“To overcome the intelligent by folly is contrary to the natural order of things;
to overcome the foolish by intelligence is in accord with the natural order.
To overcome the intelligent by intelligence, however, is a matter of opportunity.
There are three avenues of opportunity: events, trends, and conditions.
When opportunities occur through events but you are unable to respond, you are not smart.
When opportunities become active through a trend and yet you cannot make plans, you are not wise.
When opportunities emerge through conditions but you cannot act on them, you are not bold .
Those skilled in generalship always achieve their victories by taking advantage of opportunities.”
- Zhuge Liang, “Way of the General,” circa 200 AD
What a beautiful illustration of enduring value. When a military strategist writing some two millennia ago can describe the nature of trading exactly, it becomes wonderfully apparent how little the game changes. Fads come and go… technology marches on… but human nature, and the basic principles of sound trading, forever remain.
Let’s break down the observations here. The first point, that foolish does not beat smart, is obvious but subtly important. How many traders hope to be paid for foolish activity in markets? If you fail to think things through, you get what you deserve.
The second point, that smart beats foolish, applies to outlier situations where investors have lost their heads. At the height of a mania, when greed leads to a frenzy of nonsensical buying, smart beats foolish by waiting things out — or going short at the right time. At the depths of a panic or a grinding malaise, smart beats foolish by deploying cash reserves to scoop up depressed assets. Occasionally Mr. Market acts very foolish, and thus provides windows of opportunity for smart players to profit.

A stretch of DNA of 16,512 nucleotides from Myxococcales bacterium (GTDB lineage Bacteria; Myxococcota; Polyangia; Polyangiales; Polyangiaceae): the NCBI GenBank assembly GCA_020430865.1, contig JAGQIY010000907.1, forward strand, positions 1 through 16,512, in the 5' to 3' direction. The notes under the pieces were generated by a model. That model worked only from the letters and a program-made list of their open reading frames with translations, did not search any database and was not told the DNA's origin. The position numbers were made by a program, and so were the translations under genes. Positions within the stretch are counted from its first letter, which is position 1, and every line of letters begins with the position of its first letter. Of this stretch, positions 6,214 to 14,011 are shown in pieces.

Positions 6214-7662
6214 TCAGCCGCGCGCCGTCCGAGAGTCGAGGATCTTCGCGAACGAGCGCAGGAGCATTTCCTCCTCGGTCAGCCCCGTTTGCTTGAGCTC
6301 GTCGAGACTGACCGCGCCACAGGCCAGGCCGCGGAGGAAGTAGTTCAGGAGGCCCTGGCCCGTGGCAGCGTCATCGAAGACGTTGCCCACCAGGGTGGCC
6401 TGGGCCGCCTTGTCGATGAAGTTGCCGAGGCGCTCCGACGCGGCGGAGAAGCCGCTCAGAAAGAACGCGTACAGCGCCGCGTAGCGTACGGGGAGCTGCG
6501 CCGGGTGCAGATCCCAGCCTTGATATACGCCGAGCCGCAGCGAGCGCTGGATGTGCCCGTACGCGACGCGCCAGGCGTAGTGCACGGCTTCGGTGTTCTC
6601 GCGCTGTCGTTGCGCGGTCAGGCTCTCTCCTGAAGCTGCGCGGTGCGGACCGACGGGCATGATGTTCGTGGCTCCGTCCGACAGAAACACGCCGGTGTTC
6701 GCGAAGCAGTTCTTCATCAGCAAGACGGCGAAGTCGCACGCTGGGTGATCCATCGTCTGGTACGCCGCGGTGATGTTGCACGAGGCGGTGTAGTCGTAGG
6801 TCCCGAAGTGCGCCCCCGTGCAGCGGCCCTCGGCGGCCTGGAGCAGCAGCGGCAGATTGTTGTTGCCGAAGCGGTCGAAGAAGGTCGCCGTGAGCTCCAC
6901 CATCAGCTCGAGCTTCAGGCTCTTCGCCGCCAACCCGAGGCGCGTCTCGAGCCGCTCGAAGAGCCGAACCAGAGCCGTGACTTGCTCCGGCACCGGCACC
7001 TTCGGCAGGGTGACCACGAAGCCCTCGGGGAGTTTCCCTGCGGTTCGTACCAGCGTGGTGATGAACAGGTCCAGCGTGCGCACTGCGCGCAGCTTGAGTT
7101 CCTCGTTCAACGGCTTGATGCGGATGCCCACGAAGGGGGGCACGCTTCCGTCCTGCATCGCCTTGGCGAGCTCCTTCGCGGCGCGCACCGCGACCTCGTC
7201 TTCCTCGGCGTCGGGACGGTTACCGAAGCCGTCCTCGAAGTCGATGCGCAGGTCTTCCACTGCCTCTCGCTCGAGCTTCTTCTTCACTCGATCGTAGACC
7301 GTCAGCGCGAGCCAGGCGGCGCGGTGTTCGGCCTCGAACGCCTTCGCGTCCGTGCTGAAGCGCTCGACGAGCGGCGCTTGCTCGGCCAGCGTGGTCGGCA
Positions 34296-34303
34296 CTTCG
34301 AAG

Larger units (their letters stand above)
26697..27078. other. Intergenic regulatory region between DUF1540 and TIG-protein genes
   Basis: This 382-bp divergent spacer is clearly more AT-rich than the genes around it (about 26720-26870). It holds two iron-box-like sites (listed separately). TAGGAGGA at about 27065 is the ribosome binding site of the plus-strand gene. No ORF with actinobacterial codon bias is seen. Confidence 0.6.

The third point — the most important — is that smart only beats smart on an opportunistic basis. Most of the time, the opponent does not give an obvious opening. This is why it is silly to think that opportunities are uniformly distributed, or that opportunity perpetually exists in every market, every time frame, or every day of the year. “A matter of opportunity” means careful situational assessment — looking for a window, and exploiting the opportunity before the window closes. When competing against smart players, or rather non-foolish players, you beat them by being more selective… more willing to alternate tremendous patience and overwhelming aggression.
Zhuge Liang then notes the requirement to respond, make plans, and act — so key! So many traders fall by the wayside here. They fail to respond because they are not paying attention — or worse, they are too distracted by noise, paying too much attention to the wrong things (which is actually worse). More critically, they fail to make a long-range or even an intermediate-term plan… because they don’t know how to plan, or fail to see the value in it. And as such, they lack the ability to act with boldness, and to reap the fruits of timely boldness intelligently applied.